The DCEU's Future Is Uncertain
The problem with the shared universe model is that it doesn't reward this kind of approach. If a risk doesn't pay off, it damages the whole project.
Obviously, there have been three high-risk moments for the MCU itself, for example. The first was 2008's Iron Man; if the film had bombed at the box office, it would have risked damaging the entire MCU. The second was 2012's The Avengers, which needed to satisfy four years' worth of setup. And the third is next year's Avengers: Infinity War, which has to deliver on a decade of world-building. The pressure on these specific movies is intense.
Related: Marvel Crushed DC on the Film Side
Right now, every single DCEU film is feeling that same kind of pressure. Thus far, that's led to Warner Bros. interfering with their directors' visions, forcing corporate restructures every time a movie fails to perform as hoped, and potentially building up to a universal reset. As part of the DCEU, The Batman risks continuing the trend, or at the very least getting caught in the aftermath. To remove a key hero is, of course, drastic, but in terms of bigger brand and movie quality, it may be the safest bet.
It's Time To Give Batman A Chance
Reeves needs the same kind of creative freedom DC Comics have given writers like Frank Miller, Alan Moore, and Jeph Loeb. To create a Batman film unlike any we've seen before, its director needs to be freed from the pressure of operating within a shared universe, where every box office disappointment leads to another business reorganization, and where every creative decision has repercussions five films down the line. He also needs to be able to cast a Batman who suits his own vision, not one carefully chosen in order to suit an ongoing narrative that runs through countless films.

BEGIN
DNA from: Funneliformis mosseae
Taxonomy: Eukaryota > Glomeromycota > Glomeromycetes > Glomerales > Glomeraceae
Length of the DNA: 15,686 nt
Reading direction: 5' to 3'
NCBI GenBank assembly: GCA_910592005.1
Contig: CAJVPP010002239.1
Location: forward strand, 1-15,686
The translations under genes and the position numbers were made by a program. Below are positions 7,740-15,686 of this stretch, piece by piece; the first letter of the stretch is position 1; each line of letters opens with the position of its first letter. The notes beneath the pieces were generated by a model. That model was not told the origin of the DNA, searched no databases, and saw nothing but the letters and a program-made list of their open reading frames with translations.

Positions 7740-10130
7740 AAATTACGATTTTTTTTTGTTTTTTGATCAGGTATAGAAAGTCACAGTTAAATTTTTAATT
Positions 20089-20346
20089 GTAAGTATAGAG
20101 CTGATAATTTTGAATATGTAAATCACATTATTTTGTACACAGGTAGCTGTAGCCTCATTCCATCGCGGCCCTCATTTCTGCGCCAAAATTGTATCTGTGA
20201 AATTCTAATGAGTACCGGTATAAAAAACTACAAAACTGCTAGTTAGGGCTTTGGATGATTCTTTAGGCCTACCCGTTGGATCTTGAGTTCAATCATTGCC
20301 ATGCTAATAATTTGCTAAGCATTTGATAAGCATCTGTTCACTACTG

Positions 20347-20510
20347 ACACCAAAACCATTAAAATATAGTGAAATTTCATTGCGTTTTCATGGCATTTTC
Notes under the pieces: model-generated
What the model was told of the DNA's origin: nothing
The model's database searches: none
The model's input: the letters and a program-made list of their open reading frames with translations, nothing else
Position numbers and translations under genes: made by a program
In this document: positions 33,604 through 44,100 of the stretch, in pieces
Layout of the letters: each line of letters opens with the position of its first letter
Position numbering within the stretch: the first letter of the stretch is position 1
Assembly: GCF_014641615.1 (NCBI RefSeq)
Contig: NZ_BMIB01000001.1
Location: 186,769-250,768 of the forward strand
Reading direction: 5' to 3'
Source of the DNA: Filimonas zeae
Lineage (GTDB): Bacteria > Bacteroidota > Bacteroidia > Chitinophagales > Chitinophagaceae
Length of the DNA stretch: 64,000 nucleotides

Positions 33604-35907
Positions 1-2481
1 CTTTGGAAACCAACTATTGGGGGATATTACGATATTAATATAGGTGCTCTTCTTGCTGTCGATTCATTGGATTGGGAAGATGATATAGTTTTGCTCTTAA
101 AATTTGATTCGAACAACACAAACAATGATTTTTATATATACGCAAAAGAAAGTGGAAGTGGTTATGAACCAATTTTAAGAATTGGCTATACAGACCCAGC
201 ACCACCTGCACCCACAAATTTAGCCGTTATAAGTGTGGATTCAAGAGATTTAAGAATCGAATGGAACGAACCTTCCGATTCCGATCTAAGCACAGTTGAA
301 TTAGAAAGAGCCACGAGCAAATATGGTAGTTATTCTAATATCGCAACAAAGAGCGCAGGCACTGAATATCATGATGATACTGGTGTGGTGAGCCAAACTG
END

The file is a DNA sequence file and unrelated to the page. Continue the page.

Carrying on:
Ultimately, he needs the freedom of Logan director James Mangold. He dared to make a unique superhero movie, in part because he rejected the very idea of a superhero genre; Mangold essentially created a Western with superheroes in it. In exactly the same way, Warner Bros. has to allow Reeves the chance to move beyond the popcorn flicks. The best Batman stories have embraced a wide range of tones and styles, from Steampunk to detective noir, from psychological horror to grim dystopias. That's the kind of creative freedom Reeves needs to have - and, based on rumors around the time of his hiring, he got.
The great thing about this approach is that it doesn't actually involve giving up on the DCEU at all. If the new Batman proves to be a success, he can be carefully intertwined with the rest of the Justice League at a later date. After all, DC has done similar with the best standalone graphic novels; from The Killing Joke to Hush, the most beloved graphic novels have been gradually worked into the Batman canon. If the experiment doesn't pay off though, you just take a step back, wait a couple of years, and then relaunch Batman once again. Meanwhile, the DCEU continues without any further damage.
The shared universe model has weaknesses as well as strengths. So far, the sad reality is that the weaknesses have been very visible indeed when it comes to the DCEU. By changing tact and learning a lesson from rival studios, Warner Bros. can breathe life into The Batman once again.
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- Wonder Woman 1984 (2020) release date: Jun 05, 2020
- Shazam! (2019) release date: Apr 05, 2019